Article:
The changing face of anaphylaxis in adults and adolescents

Debendra Pattanaik, Phil Lieberman, Jay Lieberman, Thanai Pongdee, Alexandria Tran Keene

Research output: Contribution to journalArticle

7 Citations (Scopus)

Abstract

Background: Our institution has published serial studies of adults and adolescents with anaphylactic events. The first series was published in 1993 and the last was published in 2006. It was our perception that the nature of anaphylactic episodes had changed over the 2 decades since the last review. Objective: To determine whether the etiologies and presentations of anaphylaxis have changed during the past decade in our population. Methods: Patient charts were identified based on International Classification of Diseases, Ninth Revision codes for anaphylactic shock. Charts identified were analyzed for clinical symptoms reported, comorbidities, etiology, investigative testing, and subsequent treatment. These cases were categorized as definitive, probable, or idiopathic based on history and results from testing, similar to our prior reports. Results: We identified 281 possible cases, of which 218 met criteria for anaphylaxis. Of these cases, median age was 42 years (range 9–78) and 64% were female. In the review of cases, 85 (39%) were determined to have a definitive etiology, 57 were determined to have a probable etiology (26%), and 76 (35%) were idiopathic. Interestingly, of those with a definitive cause, the most common etiology identified was galactose-α-1,3-galactose, accounting for 28 cases (33%). Foods were the second leading cause, accounting for 24 cases (28%). Conclusion: In this follow-up report on anaphylaxis etiology from a single center, the most common etiology was galactose-α-1,3-galactose. This differs greatly from prior reports from our center. Interestingly, the percentage of cases attributed to idiopathic anaphylaxis decreased from 59% in our previous report to 35% in the present report, which could largely be explained by the number of galactose-α-1,3-galactose cases.

Original languageEnglish (US)
Pages (from-to)594-597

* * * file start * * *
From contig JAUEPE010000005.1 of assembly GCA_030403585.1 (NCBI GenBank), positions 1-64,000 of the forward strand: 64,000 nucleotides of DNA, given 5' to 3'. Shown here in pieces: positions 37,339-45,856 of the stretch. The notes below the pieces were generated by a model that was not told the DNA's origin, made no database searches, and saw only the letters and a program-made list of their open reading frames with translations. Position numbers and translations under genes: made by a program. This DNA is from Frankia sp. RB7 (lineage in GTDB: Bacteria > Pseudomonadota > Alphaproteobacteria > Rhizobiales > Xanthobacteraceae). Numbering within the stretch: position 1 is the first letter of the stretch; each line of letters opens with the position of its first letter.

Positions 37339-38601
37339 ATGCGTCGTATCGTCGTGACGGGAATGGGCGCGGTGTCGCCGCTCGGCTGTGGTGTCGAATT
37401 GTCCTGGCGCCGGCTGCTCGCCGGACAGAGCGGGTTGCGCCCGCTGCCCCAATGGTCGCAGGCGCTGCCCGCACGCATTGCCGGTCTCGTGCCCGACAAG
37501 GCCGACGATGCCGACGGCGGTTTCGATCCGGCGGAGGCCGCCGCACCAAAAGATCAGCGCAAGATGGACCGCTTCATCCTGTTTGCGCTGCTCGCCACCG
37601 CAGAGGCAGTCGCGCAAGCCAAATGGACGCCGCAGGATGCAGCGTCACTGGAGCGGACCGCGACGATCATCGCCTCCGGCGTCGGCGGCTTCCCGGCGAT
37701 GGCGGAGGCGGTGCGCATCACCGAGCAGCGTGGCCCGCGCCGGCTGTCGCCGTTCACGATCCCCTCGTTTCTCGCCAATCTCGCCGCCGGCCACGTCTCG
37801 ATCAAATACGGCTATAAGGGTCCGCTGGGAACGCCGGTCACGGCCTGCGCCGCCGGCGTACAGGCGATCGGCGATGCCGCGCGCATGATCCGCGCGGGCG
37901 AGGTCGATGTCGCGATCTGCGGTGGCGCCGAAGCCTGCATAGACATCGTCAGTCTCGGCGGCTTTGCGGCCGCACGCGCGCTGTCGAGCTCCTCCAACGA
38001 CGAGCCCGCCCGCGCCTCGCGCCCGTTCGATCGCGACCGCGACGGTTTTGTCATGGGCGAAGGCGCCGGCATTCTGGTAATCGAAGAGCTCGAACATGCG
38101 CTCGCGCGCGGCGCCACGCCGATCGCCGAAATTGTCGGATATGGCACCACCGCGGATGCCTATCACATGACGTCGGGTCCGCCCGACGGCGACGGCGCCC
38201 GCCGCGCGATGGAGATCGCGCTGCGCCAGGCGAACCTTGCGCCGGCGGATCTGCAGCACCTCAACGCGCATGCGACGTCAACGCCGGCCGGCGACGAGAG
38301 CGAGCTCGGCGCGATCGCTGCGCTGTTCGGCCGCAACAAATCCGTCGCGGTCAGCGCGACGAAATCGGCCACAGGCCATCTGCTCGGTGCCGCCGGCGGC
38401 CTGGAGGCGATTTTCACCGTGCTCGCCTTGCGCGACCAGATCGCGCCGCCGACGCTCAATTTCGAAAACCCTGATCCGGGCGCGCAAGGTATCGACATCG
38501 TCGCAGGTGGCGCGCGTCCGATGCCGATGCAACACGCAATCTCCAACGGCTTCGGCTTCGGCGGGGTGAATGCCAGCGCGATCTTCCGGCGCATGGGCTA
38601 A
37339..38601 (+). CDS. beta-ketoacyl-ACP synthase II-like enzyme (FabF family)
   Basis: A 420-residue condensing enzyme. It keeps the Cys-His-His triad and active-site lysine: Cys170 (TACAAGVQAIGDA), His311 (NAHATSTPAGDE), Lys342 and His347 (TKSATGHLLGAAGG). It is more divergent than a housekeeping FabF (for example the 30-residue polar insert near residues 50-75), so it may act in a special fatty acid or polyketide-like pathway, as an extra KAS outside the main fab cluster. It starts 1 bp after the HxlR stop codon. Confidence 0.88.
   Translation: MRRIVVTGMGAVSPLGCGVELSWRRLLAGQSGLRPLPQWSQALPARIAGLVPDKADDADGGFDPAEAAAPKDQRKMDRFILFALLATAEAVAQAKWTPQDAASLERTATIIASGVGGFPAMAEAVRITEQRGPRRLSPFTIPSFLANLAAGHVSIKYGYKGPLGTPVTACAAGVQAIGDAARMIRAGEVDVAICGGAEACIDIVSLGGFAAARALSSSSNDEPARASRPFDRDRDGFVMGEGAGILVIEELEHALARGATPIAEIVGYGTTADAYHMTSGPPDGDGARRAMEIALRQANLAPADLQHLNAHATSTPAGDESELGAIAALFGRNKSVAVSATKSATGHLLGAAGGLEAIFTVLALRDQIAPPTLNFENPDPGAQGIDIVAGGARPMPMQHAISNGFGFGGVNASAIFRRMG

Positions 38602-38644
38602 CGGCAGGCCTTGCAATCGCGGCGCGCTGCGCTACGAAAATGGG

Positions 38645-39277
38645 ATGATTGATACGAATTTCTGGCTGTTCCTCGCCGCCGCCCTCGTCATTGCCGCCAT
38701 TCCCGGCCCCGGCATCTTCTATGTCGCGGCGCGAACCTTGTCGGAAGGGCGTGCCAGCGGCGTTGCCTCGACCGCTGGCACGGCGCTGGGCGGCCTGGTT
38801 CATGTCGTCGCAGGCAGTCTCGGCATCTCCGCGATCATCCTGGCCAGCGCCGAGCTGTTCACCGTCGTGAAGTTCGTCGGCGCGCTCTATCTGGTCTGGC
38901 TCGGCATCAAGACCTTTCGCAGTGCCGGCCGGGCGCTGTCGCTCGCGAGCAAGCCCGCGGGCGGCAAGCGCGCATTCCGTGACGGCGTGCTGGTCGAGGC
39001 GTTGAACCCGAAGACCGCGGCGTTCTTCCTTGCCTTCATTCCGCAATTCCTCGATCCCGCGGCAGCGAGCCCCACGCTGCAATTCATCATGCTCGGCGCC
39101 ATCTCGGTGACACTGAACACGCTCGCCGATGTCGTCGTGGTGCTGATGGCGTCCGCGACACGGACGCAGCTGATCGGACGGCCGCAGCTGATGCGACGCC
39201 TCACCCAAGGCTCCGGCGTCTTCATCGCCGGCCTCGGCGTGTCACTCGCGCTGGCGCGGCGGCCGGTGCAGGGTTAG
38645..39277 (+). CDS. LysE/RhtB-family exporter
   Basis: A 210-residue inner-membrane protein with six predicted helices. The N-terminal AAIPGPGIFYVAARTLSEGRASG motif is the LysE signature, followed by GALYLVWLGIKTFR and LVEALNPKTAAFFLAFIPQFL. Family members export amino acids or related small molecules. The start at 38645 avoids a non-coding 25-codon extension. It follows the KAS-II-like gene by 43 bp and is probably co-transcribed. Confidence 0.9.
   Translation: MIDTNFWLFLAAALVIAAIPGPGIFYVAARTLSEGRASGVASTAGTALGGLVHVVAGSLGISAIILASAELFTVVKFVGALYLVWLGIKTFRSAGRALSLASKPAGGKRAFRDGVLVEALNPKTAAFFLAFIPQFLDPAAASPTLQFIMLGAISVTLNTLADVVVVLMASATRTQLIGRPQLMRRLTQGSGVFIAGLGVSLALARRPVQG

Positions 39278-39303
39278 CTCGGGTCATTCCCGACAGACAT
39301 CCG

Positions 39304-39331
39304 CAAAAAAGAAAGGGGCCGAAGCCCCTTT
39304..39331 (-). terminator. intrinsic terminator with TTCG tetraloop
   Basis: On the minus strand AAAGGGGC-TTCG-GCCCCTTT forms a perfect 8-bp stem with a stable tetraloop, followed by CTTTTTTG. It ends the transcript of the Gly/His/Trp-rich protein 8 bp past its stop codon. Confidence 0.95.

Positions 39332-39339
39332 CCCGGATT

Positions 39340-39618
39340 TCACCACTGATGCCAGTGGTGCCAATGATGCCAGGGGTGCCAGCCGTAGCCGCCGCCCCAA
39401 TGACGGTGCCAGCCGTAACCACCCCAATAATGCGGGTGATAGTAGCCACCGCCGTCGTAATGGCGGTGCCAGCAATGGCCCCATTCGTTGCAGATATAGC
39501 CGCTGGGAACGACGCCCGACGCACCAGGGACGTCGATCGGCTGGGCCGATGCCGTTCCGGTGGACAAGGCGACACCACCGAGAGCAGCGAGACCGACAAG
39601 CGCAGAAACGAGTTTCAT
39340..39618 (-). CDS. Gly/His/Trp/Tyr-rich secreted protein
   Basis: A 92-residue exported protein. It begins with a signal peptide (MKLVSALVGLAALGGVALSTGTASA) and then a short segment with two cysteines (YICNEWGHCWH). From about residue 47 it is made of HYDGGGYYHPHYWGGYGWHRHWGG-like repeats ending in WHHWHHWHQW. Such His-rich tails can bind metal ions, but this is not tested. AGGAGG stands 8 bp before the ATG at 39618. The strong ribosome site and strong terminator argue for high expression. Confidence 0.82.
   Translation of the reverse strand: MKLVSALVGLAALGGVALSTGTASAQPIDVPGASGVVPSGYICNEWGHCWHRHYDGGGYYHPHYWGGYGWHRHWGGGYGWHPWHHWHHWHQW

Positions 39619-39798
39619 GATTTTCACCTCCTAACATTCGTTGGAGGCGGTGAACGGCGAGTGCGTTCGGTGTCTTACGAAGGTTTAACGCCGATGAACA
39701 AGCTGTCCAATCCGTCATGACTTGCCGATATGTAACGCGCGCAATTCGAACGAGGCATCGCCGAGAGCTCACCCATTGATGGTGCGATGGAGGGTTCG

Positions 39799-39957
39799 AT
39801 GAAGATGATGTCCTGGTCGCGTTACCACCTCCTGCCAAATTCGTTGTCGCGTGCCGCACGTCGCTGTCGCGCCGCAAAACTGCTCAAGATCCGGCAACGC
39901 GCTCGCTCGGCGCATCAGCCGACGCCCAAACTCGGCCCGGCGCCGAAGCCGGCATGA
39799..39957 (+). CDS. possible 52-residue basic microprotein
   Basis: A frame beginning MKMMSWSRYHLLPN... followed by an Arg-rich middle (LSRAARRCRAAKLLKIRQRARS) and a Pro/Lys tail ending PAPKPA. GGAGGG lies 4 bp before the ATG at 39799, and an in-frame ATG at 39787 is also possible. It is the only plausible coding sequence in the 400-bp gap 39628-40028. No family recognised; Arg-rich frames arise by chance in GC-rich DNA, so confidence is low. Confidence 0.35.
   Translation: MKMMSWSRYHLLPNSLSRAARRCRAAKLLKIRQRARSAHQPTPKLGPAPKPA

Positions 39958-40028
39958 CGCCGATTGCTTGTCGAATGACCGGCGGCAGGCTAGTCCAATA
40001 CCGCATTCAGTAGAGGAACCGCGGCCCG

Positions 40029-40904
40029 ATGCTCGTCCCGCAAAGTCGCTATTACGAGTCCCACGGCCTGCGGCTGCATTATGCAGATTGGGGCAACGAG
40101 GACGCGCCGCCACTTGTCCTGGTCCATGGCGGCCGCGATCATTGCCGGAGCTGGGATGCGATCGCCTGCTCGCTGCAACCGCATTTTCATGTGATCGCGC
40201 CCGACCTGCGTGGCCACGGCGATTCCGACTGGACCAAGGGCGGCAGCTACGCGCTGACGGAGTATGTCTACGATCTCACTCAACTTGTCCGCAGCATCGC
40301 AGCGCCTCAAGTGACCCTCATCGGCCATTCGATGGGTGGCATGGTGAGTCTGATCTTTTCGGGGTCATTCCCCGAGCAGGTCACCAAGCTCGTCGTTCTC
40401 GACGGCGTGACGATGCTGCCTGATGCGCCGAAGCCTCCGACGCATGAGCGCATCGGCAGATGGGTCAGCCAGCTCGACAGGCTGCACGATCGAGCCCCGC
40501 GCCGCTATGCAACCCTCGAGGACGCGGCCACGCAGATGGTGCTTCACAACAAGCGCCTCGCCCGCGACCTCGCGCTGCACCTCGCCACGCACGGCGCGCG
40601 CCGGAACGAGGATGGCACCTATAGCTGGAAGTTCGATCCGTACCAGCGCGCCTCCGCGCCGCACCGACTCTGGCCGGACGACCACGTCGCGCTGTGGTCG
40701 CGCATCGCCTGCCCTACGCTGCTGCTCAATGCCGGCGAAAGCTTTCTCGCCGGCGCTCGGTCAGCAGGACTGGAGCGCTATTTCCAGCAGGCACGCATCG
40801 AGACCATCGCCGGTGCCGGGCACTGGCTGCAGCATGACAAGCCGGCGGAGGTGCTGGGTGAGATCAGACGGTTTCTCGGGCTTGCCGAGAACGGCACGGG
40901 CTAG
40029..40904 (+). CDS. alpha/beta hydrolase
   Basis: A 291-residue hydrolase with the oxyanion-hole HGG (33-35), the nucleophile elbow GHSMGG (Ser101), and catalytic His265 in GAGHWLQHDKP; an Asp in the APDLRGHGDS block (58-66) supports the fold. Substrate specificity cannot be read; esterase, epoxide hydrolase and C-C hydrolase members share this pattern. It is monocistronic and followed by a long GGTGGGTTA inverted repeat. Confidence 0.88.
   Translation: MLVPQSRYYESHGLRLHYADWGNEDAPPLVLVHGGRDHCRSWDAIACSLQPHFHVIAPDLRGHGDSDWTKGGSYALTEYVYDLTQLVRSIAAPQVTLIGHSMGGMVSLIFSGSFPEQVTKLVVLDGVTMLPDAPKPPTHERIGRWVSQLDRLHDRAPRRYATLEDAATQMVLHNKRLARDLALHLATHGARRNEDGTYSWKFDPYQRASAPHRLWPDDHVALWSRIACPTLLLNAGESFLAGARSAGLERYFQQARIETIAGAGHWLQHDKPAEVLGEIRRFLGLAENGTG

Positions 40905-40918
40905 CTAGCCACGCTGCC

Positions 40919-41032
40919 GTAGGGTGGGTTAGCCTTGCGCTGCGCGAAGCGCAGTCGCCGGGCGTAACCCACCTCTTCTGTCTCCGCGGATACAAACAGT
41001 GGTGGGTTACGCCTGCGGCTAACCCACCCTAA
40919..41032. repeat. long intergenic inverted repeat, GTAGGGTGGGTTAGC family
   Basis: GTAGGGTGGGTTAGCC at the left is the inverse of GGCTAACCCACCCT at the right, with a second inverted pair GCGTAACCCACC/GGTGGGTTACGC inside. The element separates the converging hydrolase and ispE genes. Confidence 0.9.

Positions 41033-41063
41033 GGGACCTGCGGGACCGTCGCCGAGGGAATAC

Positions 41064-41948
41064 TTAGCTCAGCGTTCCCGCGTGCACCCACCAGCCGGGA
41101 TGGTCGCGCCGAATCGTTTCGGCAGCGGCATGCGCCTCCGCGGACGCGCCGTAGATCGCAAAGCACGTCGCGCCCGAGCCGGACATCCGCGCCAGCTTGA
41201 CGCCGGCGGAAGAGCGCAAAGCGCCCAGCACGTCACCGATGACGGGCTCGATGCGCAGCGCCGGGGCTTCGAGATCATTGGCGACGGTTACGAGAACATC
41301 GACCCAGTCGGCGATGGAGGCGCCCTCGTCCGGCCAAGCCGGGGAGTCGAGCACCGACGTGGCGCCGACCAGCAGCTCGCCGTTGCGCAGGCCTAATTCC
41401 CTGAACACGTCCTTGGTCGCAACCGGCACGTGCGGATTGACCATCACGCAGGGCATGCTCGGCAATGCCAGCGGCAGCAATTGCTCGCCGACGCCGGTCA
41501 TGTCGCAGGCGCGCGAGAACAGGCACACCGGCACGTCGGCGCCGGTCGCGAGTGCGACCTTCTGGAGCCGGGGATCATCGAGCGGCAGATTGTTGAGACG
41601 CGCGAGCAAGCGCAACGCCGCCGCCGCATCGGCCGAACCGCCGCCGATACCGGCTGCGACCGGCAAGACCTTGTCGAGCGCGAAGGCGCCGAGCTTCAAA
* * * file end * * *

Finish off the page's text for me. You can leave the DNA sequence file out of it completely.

Number of pages4
JournalAnnals of Allergy, Asthma and Immunology
Volume121
Issue number5
DOIs
StatePublished - Nov 1 2018

Fingerprint

Anaphylaxis
Galactose
International Classification of Diseases
Comorbidity
History
Food
Population

All Science Journal Classification (ASJC) codes

  • Immunology and Allergy
  • Immunology
  • Pulmonary and Respiratory Medicine

Cite this

The changing face of anaphylaxis in adults and adolescents. / Pattanaik, Debendra; Lieberman, Phil; Lieberman, Jay; Pongdee, Thanai; Keene, Alexandria Tran.

In: Annals of Allergy, Asthma and Immunology, Vol. 121, No. 5, 01.11.2018, p. 594-597.

Research output: Contribution to journalArticle

Pattanaik, Debendra ; Lieberman, Phil ; Lieberman, Jay ; Pongdee, Thanai ; Keene, Alexandria Tran. / The changing face of anaphylaxis in adults and adolescents. In: Annals of Allergy, Asthma and Immunology. 2018 ; Vol. 121, No. 5. pp. 594-597.
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abstract = "Background: Our institution has published serial studies of adults and adolescents with anaphylactic events. The first series was published in 1993 and the last was published in 2006. It was our perception that the nature of anaphylactic episodes had changed over the 2 decades since the last review. Objective: To determine whether the etiologies and presentations of anaphylaxis have changed during the past decade in our population. Methods: Patient charts were identified based on International Classification of Diseases, Ninth Revision codes for anaphylactic shock. Charts identified were analyzed for clinical symptoms reported, comorbidities, etiology, investigative testing, and subsequent treatment. These cases were categorized as definitive, probable, or idiopathic based on history and results from testing, similar to our prior reports. Results: We identified 281 possible cases, of which 218 met criteria for anaphylaxis. Of these cases, median age was 42 years (range 9–78) and 64{\%} were female. In the review of cases, 85 (39{\%}) were determined to have a definitive etiology, 57 were determined to have a probable etiology (26{\%}), and 76 (35{\%}) were idiopathic. Interestingly, of those with a definitive cause, the most common etiology identified was galactose-α-1,3-galactose, accounting for 28 cases (33{\%}). Foods were the second leading cause, accounting for 24 cases (28{\%}). Conclusion: In this follow-up report on anaphylaxis etiology from a single center, the most common etiology was galactose-α-1,3-galactose. This differs greatly from prior reports from our center. Interestingly, the percentage of cases attributed to idiopathic anaphylaxis decreased from 59{\%} in our previous report to 35{\%} in the present report, which could largely be explained by the number of galactose-α-1,3-galactose cases.",